Real estate regaining importance in recuperating economy
Real estate is an important tool to get our economy back on track, since it drives growth. It, too, will recover as the U.S. economy gets emerges from crisis, according to a new white paper by the National Center for the Middle Market
at The Ohio State University Fisher College of Business and Plante Moran
The accountants and consultants on Plante Moran’s real estate and construction team considered several factors affecting the industry in their recent “Real Estate Outlook.” They say that while real estate is all about location, it is also about “placemaking.” They observe that “The state of Michigan has MIplace, a place-based initiative, as part of its economic development strategy. Placemaking Chicago is so serious about the strategy that it has developed 11 principles of placemaking. Number one is: ‘The community is the expert.’”
In addition, the report says:“…A park is good. A park with a fountain, playground, and food vendor is better. If there’s a library across the street, that’s better still, even more so if the library offers storytelling hours for kids and local history exhibits. If there is a sidewalk café nearby, a bus stop, a bike path, and an ice cream stand, then you have what most people would consider a great place. The goal for a city is to develop 10 great places and link them so residents and tourists alike can become immersed in the life of the city for days at a time."
Mid-market companies must build supply-chain resiliency
Middle-market firms cannot let glitches in their supply chains make them weak links in their customer’s supply chains. They must learn to adapt, survive and even grow in a changing or turbulent business environment and become more resilient, according to researchers at the National Center for the Middle Market.
Their report says that “resilient companies are prepared not just to weather disasters but also to adapt to dramatically altered environments. In a truly calamitous event, a tsunami, for example, or a terrorist attack, the resilient company can benefit by chugging along while competitors stall or stop. They are also prepared for slower-moving threats.”
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Diversity conference speaker line-up includes KPMG exec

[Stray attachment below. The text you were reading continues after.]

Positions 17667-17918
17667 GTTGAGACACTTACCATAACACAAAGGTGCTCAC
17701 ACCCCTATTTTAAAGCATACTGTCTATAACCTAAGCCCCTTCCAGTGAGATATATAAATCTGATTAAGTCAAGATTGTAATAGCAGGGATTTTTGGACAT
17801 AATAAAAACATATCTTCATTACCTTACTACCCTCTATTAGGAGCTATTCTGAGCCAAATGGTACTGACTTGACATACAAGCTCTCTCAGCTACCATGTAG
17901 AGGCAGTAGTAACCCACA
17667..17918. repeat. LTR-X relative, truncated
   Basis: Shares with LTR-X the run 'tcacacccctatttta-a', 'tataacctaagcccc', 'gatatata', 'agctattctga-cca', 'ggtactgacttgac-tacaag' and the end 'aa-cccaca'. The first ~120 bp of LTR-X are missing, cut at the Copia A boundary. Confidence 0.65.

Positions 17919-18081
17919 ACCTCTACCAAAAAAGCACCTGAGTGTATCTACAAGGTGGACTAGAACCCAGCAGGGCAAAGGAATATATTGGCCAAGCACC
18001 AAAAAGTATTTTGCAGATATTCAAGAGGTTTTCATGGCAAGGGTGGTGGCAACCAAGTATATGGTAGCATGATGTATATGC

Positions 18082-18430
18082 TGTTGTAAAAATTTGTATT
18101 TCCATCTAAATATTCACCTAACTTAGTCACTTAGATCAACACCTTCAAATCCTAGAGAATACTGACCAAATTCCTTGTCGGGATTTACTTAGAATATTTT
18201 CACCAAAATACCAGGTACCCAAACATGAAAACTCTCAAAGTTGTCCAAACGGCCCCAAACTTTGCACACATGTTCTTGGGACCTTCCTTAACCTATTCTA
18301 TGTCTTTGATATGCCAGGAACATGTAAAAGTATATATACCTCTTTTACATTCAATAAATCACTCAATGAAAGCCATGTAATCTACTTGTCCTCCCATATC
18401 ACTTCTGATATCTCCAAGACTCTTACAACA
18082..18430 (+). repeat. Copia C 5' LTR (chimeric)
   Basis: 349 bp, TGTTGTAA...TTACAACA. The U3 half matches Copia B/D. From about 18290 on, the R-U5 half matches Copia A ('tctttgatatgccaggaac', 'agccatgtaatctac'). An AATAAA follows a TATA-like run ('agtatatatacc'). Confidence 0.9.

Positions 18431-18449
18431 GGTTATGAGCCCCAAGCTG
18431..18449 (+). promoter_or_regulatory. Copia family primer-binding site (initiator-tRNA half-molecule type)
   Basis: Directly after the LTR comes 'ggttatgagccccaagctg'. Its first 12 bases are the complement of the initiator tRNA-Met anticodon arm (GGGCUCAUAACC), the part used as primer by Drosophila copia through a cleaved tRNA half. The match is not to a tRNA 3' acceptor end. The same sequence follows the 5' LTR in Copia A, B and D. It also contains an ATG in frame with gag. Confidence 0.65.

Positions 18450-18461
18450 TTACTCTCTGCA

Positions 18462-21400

Kathy Hopinkah Hannan, national managing partner, diversity & corporate responsibility at KPMG, has been added to the line-up of corporate diversity experts who will speak at the Commission on Economic Inclusion’s 2013 Diversity Professionals conference on Tuesday, August 20 from 8 a.m. to 4 p.m. at Corporate College East, 4400 Richmond Road. She will discuss current best practices in maintaining a successful talent pipeline.
Hannan’s tenure in the accounting profession reflects close to 30 years of industry expertise and a series of leadership roles within KPMG. Admitted to the partnership in 1994, she served as the Midwest partner-in-charge of international services, partner-in-charge of Chicago Metro-Tax Practice, vice chair of human resources, and Midwest area managing partner of tax services prior to her appointment in 2009 to her current role.
Her commitment to diversity and inclusion has been broadly visible within the firm. She founded KPMG’s Women’s Advisory Board in 2003 and serves as the current co-chair for the Diversity Advisory Board. Her national influence provides strategic direction to leverage diversity and corporate responsibility as engines of enterprise sustainability. She has been a change agent for strategies that retain, develop, and promote high performing diverse talent as well as establishing key performance indicators to measure the firm’s progress.
Hannan is part of an impressive group of corporate diversity executives presenting at the conference, who represent companies on the DiversityInc Top 50 Companies for Diversity list. They include keynote speaker Dr. Rohini Anand, senior vice president and global chief diversity officer at Sodexho, and Jim Norman, vice president, diversity, for Kraft Foods. Sodexho is No. 1, Kraft is No. 18 and KMPG is No. 23. In addition, Shirley Engelmeier, CEO and Founder of InclusionINC, will discuss incorporating impactful diversity and inclusion metrics into business strategies.
Click here to learn more about the conference.
Your Port, your benefits